Careers in times of transformation

Author: Thomas Lüdeke is Managing Partner of PRCC Personalberatung, which specializes in filling positions in communications, marketing and corporate affairs.

The opportunities and risks of CommTech for personal development

Change has always existed – and so have those who communicate it. However, digitalization is primarily changing communication itself. Job profiles are changing, priorities are shifting. Entire communications departments are currently being restructured – in some cases fundamentally – because CommTech enables more and more high-quality data to be generated and processed. But what exactly does this mean for the professional field of communicators?

Technology plays the main role in this profound change. The way we plan and manage communication is changing, as is the way we consume and use media. Communicators must therefore adapt their skillset if they want to be successful:

  1. More than ever, they need the ability to adapt to developments and the will to keep learning. While newcomers to the profession grow into the facets of digital communication, experienced communicators must be prepared to expand their skills, break new ground and throw old habits overboard. This is the only way to keep up with the rapid developments in the digitalized world. This also includes becoming aware of the growing importance of interface management: Holistic and strategically stringent communication can only work in close cooperation with other departments, in particular Marketing, ESG, Political Affairs, etc.
  2. Good communicators know the common tools and know how to use them. They understand the opportunities, limitations and stumbling blocks of digital communication. They are aware of the opportunities and challenges that artificial intelligence brings. And they can handle programs for evaluating measures. All of this is the basis for selecting the right tools for the relevant objectives, implementing them in processes and then managing them with confidence. This does not mean that all communicators will have to be data specialists in the future – more and more companies are establishing completely new roles for this: Data analysts who can not only interpret the information, but also “translate” it into a communication strategy or measure. However, the use of digital communication channels is not limited to external communication: the analog employee magazine has often become obsolete in internal communication, which is becoming increasingly important.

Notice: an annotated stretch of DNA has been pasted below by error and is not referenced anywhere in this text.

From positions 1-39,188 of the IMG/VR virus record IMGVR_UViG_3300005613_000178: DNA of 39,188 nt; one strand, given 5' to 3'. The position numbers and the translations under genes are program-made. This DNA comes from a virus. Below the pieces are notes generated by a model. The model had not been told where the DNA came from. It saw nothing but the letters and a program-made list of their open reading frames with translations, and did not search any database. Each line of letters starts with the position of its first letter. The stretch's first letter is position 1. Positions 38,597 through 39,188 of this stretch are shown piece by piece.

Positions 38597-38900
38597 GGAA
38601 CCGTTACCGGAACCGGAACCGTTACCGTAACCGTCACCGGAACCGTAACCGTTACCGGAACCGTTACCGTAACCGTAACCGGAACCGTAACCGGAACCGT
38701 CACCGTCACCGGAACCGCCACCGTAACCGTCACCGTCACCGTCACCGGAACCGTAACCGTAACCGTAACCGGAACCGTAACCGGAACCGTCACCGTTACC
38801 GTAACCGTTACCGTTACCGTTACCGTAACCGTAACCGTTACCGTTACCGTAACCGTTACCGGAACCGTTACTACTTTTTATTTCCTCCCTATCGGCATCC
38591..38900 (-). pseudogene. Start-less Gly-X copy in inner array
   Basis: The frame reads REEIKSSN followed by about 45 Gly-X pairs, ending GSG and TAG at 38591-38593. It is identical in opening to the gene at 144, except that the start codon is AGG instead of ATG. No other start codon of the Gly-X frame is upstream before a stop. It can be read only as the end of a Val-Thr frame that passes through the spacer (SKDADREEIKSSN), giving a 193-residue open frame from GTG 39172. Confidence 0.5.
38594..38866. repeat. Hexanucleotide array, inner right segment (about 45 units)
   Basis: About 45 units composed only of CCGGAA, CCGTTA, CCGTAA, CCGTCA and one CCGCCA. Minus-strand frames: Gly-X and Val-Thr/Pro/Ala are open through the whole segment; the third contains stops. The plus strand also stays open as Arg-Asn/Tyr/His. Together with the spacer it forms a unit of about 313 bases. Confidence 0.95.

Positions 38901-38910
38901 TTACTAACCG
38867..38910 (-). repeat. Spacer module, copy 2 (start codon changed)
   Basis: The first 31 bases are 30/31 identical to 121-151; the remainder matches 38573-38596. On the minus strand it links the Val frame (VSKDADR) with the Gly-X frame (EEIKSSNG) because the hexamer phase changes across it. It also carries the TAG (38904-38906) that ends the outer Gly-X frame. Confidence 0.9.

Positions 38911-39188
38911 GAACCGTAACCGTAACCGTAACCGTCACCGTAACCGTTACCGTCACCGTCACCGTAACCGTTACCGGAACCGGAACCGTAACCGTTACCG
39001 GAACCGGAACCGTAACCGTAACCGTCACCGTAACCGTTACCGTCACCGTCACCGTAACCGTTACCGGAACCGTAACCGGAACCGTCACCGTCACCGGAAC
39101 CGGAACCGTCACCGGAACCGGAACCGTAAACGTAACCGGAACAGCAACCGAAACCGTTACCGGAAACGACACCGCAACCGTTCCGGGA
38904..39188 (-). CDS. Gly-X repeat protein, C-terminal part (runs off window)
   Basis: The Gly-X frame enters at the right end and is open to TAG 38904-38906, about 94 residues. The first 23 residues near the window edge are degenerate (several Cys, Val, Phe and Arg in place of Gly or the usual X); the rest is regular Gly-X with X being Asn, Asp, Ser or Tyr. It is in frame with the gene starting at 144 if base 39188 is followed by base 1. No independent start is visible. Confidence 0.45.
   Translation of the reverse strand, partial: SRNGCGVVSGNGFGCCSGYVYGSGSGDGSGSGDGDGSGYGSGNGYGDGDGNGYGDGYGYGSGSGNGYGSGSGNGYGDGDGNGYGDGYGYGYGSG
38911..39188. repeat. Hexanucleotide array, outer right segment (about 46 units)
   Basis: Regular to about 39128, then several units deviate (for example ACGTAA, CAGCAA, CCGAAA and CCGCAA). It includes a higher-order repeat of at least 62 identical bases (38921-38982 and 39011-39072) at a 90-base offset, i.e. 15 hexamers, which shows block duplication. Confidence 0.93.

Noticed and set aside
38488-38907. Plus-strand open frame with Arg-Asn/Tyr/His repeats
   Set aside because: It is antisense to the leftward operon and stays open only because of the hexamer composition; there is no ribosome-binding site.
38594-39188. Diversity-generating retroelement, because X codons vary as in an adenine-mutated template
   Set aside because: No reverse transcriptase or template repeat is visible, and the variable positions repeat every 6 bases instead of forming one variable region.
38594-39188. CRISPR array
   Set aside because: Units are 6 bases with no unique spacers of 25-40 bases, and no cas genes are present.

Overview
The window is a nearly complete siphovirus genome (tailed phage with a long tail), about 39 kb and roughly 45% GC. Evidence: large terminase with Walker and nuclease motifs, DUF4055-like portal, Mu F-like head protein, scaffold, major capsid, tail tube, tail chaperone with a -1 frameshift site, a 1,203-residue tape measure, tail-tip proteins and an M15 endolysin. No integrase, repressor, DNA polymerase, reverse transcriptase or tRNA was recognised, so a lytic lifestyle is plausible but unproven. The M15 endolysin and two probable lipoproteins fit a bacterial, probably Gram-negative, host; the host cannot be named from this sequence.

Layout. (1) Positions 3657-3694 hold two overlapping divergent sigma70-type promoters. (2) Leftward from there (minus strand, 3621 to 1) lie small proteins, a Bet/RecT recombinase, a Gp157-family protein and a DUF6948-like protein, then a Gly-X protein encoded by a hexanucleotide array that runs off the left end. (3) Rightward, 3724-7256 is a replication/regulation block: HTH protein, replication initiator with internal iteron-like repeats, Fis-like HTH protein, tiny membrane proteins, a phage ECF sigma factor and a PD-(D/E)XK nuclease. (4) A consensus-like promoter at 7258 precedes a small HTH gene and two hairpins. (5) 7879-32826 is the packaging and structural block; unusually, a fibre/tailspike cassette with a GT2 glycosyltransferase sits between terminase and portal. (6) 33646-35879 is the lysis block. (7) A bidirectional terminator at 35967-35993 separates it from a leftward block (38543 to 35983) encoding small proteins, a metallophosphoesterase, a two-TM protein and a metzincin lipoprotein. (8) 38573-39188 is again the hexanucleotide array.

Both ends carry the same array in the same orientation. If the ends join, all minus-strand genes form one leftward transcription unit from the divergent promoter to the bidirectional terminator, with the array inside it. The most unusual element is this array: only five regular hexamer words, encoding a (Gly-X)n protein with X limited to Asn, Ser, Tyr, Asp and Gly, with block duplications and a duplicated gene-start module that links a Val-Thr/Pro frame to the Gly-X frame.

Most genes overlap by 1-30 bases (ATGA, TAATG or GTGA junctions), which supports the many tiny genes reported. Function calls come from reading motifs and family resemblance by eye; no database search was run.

3. Strong project management skills have always been a key asset in communications, and this is no different today than it has been in previous decades. However, projects become more fragmented with every channel, every tool and every stakeholder. Maintaining an overview here is just as important as initiating the right things at the right time (or putting the brakes on), allocating budgets correctly, adjusting them if necessary and being able to justify these decisions on a sound basis. What’s more, the speed at which digital communication takes place can lead to actionism. Instead, the more options new technologies and channels offer, the more important a strategic approach becomes. And the more tasks can be taken over by artificial intelligence (such as preliminary editorial work), the more the role of the communicator changes in the direction of the one who holds the reins and pulls them thoughtfully.
  4. A cool head in crisis situations is now one of the standard requirements in job descriptions for communicators. Today, crises begin in a much more inconspicuous setting than was previously the case. Whereas just a few years ago it took not only a tangible scandal, but also a journalist to report on it, today social media provides the ideal ground not only for the uncontrollable dissemination of real issues or grievances, but also for untrue or half-true allegations. This creates many small flashpoints that need to be kept in check – and not just extinguished so as not to give the impression of censorship. And even business networks that seem unproblematic at first glance can become a target if individual employees exercise their right to freedom of expression, but this does not coincide with the opinion expressed by the CEO or the company, e.g. on political conflicts. This requires confident communicators who can resolve such situations with the appropriate sense of responsibility.

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